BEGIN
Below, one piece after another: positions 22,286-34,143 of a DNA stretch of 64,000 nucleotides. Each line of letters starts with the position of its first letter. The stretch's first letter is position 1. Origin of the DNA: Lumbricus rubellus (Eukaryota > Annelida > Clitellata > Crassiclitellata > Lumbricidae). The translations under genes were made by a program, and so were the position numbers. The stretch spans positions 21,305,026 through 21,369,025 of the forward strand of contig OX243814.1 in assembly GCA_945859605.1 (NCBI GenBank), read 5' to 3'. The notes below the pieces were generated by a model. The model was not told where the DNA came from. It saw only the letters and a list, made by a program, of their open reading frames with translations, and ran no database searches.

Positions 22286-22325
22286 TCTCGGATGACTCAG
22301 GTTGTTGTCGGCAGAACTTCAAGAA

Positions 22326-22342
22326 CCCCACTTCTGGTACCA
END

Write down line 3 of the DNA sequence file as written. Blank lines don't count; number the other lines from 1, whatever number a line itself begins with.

22286 TCTCGGATGACTCAG